Eight months has consisted of enough heartache to fill a lifetime. Or one thousand and one lifetimes. And enough tears to fill a large bathtub. Or Lake Michigan.
One moment life seemed perfect, charmed even. The next, our hearts had been violently ripped from our chests, our hopes and dreams and plans dead with Matthew, or busted into one million pieces, tiny shards of glass we’d later collect and attempt to glue back together into the mosaic we call our new life.
Now, things are undeniably better than they were in the earliest days. But I should point out that this is to be expected, because it’s physiologically impossible for any living being to withstand such an intense state of emotional turmoil over the long term. So grief associated with devastating loss is eventually woven into the fabric of our existence. It has to be. For survival purposes.
Sometimes I feel as though I’ve just woken up, and it’s eight months later. Everything’s such a blur, which seems reasonable given all that’s happened in a relatively short time. So much pain. So much devastation. So much change. So much everything.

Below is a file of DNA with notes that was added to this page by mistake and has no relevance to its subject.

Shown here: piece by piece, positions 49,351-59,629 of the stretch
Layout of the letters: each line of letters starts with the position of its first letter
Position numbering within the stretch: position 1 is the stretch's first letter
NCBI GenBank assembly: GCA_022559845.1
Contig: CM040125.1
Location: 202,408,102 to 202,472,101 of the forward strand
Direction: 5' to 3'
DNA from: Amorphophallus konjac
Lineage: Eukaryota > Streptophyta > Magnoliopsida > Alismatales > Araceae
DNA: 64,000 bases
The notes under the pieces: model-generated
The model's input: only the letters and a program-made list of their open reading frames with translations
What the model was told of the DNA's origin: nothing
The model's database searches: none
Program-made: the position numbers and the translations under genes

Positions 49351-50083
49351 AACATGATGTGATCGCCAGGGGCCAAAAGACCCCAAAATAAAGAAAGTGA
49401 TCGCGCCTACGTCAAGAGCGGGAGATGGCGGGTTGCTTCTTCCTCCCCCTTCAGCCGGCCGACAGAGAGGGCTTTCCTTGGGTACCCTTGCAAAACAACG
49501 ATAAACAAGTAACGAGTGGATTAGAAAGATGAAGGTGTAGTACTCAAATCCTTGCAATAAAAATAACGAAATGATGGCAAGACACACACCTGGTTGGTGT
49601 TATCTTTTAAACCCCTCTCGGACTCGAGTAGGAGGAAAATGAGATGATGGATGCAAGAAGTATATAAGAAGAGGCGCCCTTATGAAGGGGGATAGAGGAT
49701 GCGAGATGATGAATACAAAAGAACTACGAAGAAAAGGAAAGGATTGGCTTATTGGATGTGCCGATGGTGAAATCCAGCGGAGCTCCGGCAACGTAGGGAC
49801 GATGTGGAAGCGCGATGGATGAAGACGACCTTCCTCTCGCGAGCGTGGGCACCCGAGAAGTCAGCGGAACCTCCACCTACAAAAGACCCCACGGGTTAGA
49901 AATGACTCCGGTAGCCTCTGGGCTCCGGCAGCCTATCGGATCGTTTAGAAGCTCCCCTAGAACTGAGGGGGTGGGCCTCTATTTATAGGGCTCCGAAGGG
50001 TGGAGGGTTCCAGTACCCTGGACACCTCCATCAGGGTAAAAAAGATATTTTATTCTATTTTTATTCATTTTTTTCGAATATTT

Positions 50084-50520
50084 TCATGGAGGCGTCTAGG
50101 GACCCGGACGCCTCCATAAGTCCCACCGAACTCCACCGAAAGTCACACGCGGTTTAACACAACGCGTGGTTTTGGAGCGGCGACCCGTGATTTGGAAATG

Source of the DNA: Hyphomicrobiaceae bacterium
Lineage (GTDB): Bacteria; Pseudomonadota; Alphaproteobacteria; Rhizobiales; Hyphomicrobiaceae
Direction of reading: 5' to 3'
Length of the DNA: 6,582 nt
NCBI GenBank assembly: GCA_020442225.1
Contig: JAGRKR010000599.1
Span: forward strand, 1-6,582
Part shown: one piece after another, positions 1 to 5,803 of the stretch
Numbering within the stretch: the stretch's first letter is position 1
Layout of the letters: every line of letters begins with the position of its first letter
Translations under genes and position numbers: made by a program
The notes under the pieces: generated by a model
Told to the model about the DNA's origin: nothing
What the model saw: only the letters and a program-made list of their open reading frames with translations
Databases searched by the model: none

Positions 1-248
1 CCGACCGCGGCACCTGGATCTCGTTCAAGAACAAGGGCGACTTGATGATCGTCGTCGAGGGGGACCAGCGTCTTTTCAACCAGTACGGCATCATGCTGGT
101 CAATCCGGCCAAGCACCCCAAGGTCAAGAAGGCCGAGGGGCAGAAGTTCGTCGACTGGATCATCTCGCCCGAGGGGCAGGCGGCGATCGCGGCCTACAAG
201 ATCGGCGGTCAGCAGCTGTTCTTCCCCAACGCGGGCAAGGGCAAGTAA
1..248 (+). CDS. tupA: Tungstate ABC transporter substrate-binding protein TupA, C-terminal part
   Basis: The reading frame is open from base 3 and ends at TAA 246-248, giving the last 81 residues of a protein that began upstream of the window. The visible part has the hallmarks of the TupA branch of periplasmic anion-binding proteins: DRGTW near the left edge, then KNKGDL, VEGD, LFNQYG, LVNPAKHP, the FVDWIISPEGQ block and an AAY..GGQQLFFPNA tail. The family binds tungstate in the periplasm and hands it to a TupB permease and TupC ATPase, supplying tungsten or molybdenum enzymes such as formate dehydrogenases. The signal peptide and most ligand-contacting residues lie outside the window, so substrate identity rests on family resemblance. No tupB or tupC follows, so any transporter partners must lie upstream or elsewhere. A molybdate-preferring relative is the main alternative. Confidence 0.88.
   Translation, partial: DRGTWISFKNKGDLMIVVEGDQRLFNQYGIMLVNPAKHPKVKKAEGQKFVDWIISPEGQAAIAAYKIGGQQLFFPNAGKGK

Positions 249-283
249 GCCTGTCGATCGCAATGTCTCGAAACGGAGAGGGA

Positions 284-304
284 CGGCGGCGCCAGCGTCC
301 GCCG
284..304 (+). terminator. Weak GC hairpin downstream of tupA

It’s easier to breathe now than it was in the beginning. The blunt force trauma feelings of it all have softened. Each breath doesn’t hurt as though someone is holding me underwater against my will. I can function. I can complete my job responsibilities well enough. I can smile. I can laugh. I can have fun.
I can indeed feel, and see, that this grief continues to become a part of me. It’s more familiar, less uncomfortable or unwelcome. Rather, it actually is welcome sometimes. I’ve learned that grief comes from a place of intense love. This grief will never go away because my love for Matthew won’t either. And I suspect it will continue to change character an infinite number of times over the course of my life.
I think of Matthew all the time. He’s my first thought when I wake up and my last thought before I fall asleep. I miss him so much. Tears stream down my face just typing this. The longing is intense. I grieve so hard for the future I’ll never have with him.
But I’ve accepted things, I think – not in the sense that I’m okay with what’s happened. I’m not. I never will be. Rather I’ve come to accept that, yes, this happened. No longer do I wake up wondering whether this is truly my life. I do, however, wake up sad that it is.